|Category||Design awaiting implementation|
|Cost||₤ 1 mld / bn|
|Design||Herzog & de Meuron|
Description: Stamford Bridge
Forced by Lack of suitable lands in their part of London, in 2014 Chelsea officials decided to completely reconstruct their Stamford Bridge home, an idea they had previously dismissed. The architectural work was awarded to famous Swiss team of Herzog and De Meuron and the goal became clear: increasing capacity and boosting commercial potential.
Local constraints made the challenge very hard, because the existing stadium is limited by two rail lines (both to be covered by public plazas) and thick residential fabric around with a number of listed buildings. first version of the concept was created in April 2014 and had to undergo numerous changes to assure sunlight access to neighbouring homes.
To achieve this the field will be lowered and the arena’s outer shape had to become irregular. As a result the new stadium will only rise to 46.12m, even less than the old Stamford Bridge’s tallest point (west stand’s steel pylons).
Aesthetically the stadium has numerous associations with historical architecture, be it residential, sports or sacral. The outer façade will be created by 246 brick columns with crozier decorations between many of them. The monumental structure will also resemble a temple in some ways, while its roof may be considered a tribute to the “sheds” of early 20th century topping stadiums across England. That all said, all elements seem to create a very solid and consistent modern form.
Inside, there will be room for up to 60,000 people divided into three tiers in a roughly symmetric manner (40% / 20% / 40%). The smallest tier will mostly be dedicated to corporate clients, though Chelsea included under 9,000 business seats in their planning applications (previous information suggested many more). The entire floor space of the stadium could be close to 130,000 square meters, spread across 7 floors (4-5 above ground).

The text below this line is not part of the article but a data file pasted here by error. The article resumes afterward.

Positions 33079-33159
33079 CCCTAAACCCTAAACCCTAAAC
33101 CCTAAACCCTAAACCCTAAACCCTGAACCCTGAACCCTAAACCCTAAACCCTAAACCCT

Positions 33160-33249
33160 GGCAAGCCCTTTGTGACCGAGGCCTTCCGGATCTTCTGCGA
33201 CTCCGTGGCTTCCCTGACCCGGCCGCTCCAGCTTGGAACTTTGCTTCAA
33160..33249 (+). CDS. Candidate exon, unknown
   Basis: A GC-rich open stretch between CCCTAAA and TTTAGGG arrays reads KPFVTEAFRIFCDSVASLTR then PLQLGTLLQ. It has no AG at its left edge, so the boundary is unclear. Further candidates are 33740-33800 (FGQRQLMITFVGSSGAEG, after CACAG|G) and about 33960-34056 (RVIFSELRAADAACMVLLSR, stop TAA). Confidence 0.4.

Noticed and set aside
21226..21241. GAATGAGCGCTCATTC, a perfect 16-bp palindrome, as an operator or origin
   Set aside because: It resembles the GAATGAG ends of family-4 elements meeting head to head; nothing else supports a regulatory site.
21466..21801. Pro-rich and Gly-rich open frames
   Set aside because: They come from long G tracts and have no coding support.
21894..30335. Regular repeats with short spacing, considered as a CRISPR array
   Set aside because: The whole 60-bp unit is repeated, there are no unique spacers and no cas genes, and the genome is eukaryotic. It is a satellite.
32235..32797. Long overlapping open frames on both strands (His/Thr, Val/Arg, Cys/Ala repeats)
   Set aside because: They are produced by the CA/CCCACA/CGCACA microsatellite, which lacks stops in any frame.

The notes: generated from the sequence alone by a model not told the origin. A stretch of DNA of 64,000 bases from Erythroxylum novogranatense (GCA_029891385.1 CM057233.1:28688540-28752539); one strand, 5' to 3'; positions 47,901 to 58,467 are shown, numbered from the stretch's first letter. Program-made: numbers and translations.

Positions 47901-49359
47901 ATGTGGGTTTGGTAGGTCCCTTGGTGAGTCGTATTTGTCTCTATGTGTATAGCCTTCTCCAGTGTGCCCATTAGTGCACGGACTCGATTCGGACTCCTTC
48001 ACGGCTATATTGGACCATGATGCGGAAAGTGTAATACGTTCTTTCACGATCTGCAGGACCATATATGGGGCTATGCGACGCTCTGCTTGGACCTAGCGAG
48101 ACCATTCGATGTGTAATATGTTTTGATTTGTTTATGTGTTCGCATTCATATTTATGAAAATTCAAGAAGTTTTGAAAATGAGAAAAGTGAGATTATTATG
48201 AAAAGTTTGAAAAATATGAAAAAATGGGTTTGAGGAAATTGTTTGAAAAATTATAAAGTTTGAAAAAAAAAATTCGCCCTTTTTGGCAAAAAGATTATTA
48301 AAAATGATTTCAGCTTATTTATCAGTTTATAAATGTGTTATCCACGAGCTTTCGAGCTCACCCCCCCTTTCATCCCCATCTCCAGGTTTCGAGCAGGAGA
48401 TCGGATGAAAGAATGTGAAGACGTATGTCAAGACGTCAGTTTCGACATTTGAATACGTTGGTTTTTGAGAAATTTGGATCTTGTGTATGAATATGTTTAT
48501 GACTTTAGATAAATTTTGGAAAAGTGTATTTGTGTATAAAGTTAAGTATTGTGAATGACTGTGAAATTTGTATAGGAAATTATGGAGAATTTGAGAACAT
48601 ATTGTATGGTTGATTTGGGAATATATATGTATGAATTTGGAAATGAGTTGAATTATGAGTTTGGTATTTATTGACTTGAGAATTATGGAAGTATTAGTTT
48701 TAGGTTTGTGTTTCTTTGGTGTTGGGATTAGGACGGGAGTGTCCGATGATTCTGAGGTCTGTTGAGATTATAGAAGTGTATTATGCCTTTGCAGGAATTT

Construction would be phased and the project’s beginning is thought to include demolition of Chelsea’s freestanding buildings and the Chelsea Village adjoining the south end. Then the entire stadium would be torn down. Additional excavation, piling and further enabling works would pave way for the main structure of the stadium, that could be put together in just over a year! Altogether the project, along with new surrounding infrastructure, might take under 4 years.
European Super League: What could change stadium-wise?
Earthquake of historic proportions or a failed attempt at secession? Europe’s top club are attempting to flee UEFA’s supervision and no longer share revenue from international games. Their gain could come at a massive price for others.
United Kingdom: Will they bring football home in 2030 again?
Prime Minister Boris Johnson has recently supported the potential candidacy of the UK and Ireland for the FIFA 2030 World Cup. The formal process for a prospective five-association bid will be opened in 2022.
London: Second chance for new Stamford Bridge?
Though Chelsea's planning permission lapsed back in March, the club will soon get an extension until March of 2021. But will Roman Abramovich make use of the new opening?
London: Chelsea loses planning application
Today the green light for construction of a new Stamford Bridge is turning bright red once more. Chelsea failed to begin work within the legal limit of 3 years and will have to reapply.
London: Chelsea looking for a way out?
Either cutting cost by massive £500 million or building in a new location – these are the scenarios revealed in an exclusive by New Civil Engineer. Chelsea FC calls it speculation only but at the same time doesn't deny specifics.